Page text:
And the notion that you can control the outcome of elections by covert memes is no doubt motivating all foreign intelligence services—and other forces throughout the world who could conceivably have a stake in the 2020 election—to select their preferred candidate and start concocting rumors, comedy bits, and dummy sites accordingly.
Facebook will be hiring further tens of thousands of screeners, and the demands to break up social media companies will be redoubled. And still loads of jive will come to your inbox and your news feed. The moral panic concerning the Internet will continue to intensify. The idea that Facebook memes and bad YouTube channels decided the election is of course disturbing to New York Times columnists and CNN hosts. But the story they’re telling about 2016 is extremely satisfying to them as well. It takes up a part in a long-gathering moral panic about social media, analogous to previous panics concerning television and comic books. It hints that the only reason voters would turn against the progress the Democratic party and the professors represent is because the voters are being manipulated. They believe that no rational person could disagree with them.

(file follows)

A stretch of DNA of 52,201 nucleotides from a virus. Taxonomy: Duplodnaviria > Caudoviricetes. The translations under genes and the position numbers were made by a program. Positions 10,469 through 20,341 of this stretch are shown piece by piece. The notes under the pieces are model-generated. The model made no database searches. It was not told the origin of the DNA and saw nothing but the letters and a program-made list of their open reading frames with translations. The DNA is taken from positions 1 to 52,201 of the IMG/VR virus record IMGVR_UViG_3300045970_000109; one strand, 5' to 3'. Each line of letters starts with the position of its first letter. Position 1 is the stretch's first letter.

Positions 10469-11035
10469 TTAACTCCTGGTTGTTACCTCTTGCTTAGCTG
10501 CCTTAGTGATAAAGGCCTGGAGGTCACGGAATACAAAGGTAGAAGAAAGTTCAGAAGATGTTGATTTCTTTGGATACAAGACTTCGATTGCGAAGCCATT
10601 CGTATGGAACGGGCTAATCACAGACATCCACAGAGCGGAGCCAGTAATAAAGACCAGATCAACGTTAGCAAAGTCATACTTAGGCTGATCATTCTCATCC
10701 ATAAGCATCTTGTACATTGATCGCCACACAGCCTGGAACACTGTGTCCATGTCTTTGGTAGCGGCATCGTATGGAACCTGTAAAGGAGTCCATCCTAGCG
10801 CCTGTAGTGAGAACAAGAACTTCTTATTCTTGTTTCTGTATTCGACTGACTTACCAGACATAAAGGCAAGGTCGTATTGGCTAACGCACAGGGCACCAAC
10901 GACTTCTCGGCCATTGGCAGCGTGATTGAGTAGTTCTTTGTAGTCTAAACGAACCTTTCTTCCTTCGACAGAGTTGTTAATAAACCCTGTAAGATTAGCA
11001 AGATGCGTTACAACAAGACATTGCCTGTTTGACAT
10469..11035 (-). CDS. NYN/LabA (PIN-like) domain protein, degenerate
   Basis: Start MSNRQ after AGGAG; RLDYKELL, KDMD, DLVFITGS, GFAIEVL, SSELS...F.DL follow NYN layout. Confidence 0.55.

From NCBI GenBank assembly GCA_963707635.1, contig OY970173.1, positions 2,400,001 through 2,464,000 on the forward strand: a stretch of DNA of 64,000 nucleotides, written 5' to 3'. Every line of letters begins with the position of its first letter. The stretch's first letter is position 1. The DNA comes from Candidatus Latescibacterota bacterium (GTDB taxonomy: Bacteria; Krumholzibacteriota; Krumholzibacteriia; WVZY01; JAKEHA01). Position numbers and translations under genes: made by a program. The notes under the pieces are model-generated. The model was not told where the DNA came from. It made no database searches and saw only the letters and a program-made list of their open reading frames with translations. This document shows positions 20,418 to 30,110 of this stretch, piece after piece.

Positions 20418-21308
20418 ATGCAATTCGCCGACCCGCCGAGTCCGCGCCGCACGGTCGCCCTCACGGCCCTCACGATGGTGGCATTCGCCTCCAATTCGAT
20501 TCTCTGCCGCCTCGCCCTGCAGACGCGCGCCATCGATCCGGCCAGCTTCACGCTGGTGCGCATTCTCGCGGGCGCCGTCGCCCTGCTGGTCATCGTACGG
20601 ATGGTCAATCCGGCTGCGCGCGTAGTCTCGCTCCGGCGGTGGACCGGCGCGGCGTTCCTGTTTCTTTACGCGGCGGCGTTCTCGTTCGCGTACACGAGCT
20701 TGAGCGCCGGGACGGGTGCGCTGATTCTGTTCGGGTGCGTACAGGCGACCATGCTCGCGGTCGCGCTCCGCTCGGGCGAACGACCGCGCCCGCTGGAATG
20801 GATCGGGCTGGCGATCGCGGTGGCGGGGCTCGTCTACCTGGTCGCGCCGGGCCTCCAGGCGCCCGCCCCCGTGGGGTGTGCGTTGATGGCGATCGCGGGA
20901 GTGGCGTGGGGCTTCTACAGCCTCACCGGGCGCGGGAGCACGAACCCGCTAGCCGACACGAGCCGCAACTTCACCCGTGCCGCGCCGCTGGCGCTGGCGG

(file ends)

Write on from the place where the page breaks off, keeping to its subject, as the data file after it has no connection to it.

Furthermore, this account confirms their prepossessions about Trump voters or (their obsession) about "the white working class" in Pennsylvania, Michigan, Ohio, and Wisconsin. For they’re asserting that these people (who lack college educations, let’s say) are dolts, that they can be swayed by a meme that quotes Satan as endorsing Hillary Clinton.
I don't think the memes swayed many votes in 2016, or I’d like to see some convincing evidence that it did: I think people on both sides delight in the memes that confirm what they already want to believe and dismiss the rest. I don't think most people are chumps of this sort. But if we are chumps of this sort, there's no help for us, and you're not going to be able to insulate people from all possibly false or misleading information. That you want to doesn’t show who these people are, but it shows who you are. And this condescension itself, not the Russians, lost you the election in 2016.
There's not a lot for the Times, CNN or the United States government to do about Internet misinformation other than fact-check and hope for the best. And there's nothing for voters to do but try to sort the real from the fictional. This is a permanent condition of humanity: trying to sort out the truth as we also try to deceive and manipulate one another. Nothing, no regulatory regime or social media company, can relieve each of us of the enduring burden of independent thought.
Meanwhile, I'll take anything that Russian intel, Trump consultants or a shadowy organization working on behalf or Marianne Williamson care to dish out, as long as it's funny.
—Follow Crispin Sartwell on Twitter: @CrispinSartwell